As shown in the table above, the SAFE investor`s debt decreases with the increase in valuation before the money. The valuation target rises to $5,000,000 and predicts that, although the equity investor accepts a higher pre-money valuation, the SAFE investor will not fall under a certain claim (in this example, the new issue of 10% of the issued and outstanding shares). Y-Combinator has designed SAFEs as quick and simple documents. However, complexities are likely to occur or be recognized after SAFE exposure. As stated in this article, a complexity often overlooked by investors (and businesses) is the tax treatment of FASCs. If a SAFE is not treated as a pre-equity, investors who buy FASCs instead of equity delay the start of the capital clock (one year) and the “Small Business Stock” watch (and perhaps because of this delay) to significant tax benefits. Investors and issuers should discuss the tax treatment of receiving a safe based on the particular circumstances in which SAFE was issued. While it seems clear that a SAFE should not be considered a tax debt, it is advantageous for a SAFE holder to understand in advance the treatment of SAFE for tax purposes, as it may influence the benefit of the provision of the action underlying SAFE. The Y Combinator Accelerator in Silicon Valley introduced SAFE for the first time at the end of 2013 due to the relatively high volume of Early Stage agreements. A SAFE was a simple and effective method of financing to obtain the initial capital of a company. According to Y Combinator: To determine whether an instrument is a debt or capital of U.S. federal income tax, a number of factors are taken into account by the IRS and the tax court. Factors taken into account include (1) the question of the existence of a fixed due date and payment schedule; 2.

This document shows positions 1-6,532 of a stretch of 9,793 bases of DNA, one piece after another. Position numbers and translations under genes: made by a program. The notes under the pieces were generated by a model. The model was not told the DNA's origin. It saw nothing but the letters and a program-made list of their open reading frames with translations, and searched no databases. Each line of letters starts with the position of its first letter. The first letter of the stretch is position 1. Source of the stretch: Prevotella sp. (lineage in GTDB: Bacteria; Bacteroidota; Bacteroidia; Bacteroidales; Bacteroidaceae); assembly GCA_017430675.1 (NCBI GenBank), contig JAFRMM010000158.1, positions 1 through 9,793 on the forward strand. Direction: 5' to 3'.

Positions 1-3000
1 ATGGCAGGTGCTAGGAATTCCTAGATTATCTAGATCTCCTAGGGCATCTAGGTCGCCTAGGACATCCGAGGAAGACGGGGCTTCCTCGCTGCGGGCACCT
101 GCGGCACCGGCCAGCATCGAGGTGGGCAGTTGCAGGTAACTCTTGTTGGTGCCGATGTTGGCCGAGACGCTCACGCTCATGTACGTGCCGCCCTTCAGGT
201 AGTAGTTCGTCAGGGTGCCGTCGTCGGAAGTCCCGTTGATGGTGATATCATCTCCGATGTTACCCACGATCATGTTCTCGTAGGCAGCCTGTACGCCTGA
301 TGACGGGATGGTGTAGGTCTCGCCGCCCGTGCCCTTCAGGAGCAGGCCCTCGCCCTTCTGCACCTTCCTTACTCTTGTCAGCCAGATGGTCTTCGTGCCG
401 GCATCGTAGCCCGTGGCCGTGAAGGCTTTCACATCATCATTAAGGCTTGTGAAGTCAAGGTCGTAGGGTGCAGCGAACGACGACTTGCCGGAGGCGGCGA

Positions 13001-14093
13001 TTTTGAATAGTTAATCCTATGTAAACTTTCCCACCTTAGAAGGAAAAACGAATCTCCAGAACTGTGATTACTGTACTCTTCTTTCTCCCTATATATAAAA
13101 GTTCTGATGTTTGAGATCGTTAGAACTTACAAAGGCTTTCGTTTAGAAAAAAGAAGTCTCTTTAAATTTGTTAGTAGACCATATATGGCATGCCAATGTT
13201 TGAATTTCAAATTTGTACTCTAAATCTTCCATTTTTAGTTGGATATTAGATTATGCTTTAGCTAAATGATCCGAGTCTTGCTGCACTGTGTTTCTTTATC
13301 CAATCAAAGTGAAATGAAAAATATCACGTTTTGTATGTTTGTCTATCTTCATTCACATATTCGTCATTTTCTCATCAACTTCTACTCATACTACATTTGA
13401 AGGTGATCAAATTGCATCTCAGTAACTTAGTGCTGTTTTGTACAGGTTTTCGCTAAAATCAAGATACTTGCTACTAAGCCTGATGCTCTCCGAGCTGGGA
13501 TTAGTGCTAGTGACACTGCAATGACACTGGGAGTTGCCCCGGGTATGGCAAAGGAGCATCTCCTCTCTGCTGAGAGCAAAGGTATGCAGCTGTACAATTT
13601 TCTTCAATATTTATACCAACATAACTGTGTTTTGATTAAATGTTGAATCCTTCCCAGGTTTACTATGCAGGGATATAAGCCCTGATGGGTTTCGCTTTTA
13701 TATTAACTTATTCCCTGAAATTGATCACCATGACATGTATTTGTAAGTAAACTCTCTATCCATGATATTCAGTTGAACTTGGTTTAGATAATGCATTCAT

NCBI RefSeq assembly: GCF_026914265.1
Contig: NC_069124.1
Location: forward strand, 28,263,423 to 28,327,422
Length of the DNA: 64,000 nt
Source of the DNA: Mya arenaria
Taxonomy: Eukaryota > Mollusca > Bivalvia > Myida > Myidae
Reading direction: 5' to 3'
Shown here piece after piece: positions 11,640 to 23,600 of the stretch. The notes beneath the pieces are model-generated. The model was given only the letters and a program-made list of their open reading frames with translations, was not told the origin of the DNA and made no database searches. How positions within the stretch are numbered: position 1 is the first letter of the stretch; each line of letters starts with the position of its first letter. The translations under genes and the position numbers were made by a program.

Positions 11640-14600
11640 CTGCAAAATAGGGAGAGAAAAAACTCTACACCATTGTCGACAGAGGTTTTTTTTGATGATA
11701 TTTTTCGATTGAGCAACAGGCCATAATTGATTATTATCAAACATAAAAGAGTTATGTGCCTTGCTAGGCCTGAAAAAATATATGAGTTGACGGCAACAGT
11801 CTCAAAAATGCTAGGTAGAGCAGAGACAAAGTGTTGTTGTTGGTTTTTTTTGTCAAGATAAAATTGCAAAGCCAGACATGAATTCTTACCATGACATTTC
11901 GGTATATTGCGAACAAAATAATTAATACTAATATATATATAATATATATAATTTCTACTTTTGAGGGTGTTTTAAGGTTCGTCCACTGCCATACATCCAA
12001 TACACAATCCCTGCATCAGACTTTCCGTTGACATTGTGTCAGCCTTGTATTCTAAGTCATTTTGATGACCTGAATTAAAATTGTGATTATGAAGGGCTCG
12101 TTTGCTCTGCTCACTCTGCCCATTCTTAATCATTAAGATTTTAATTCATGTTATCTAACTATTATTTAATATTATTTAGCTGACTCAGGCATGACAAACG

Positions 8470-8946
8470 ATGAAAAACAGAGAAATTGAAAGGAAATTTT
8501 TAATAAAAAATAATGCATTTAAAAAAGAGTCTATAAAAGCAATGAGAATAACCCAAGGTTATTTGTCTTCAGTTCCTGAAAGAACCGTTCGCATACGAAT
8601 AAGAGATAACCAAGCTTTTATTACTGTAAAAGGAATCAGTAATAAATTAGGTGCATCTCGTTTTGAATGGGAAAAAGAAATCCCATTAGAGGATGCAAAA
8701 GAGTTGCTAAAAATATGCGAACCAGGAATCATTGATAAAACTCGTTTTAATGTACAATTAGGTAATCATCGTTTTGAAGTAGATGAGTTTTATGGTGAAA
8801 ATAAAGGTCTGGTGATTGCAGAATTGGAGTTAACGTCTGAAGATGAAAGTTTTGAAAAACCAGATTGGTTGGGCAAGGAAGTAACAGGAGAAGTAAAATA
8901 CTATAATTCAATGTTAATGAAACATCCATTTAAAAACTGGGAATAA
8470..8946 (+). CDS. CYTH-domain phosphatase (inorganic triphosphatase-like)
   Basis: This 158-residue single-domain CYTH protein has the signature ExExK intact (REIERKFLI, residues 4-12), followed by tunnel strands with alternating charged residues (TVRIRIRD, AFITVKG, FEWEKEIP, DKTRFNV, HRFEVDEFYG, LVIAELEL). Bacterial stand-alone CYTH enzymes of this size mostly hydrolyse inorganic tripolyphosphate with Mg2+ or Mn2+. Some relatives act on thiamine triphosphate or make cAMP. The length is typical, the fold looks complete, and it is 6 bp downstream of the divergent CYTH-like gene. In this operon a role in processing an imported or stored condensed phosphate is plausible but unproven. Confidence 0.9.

if there are interest payments and if these interest payments are at a fixed rate; 3. if there is a right to enforce the payment of principal and interest; 4. if the repayment obligation is unforeseen; (5) the existence of a subordination or preference for the company`s debts; (6) the company`s debt ratio; (7) if the instrument is converted into the company`s equity; (8) the relationship between the company`s thought stocks and the holdings of the instrument in question; (9) the names given to the instrument (for example. B when the parties mention the liabilities of agreement); and (10) the intent of the parties.6 No factor is control or determining whether an instrument is a debt or capital for tax purposes; However, the absence of a fixed maturity for the repayment of a given amount often excludes the debt status of an instrument7.7 A creditor`s return is based on the present value of the money, while a shareholder benefits from the growth of the business.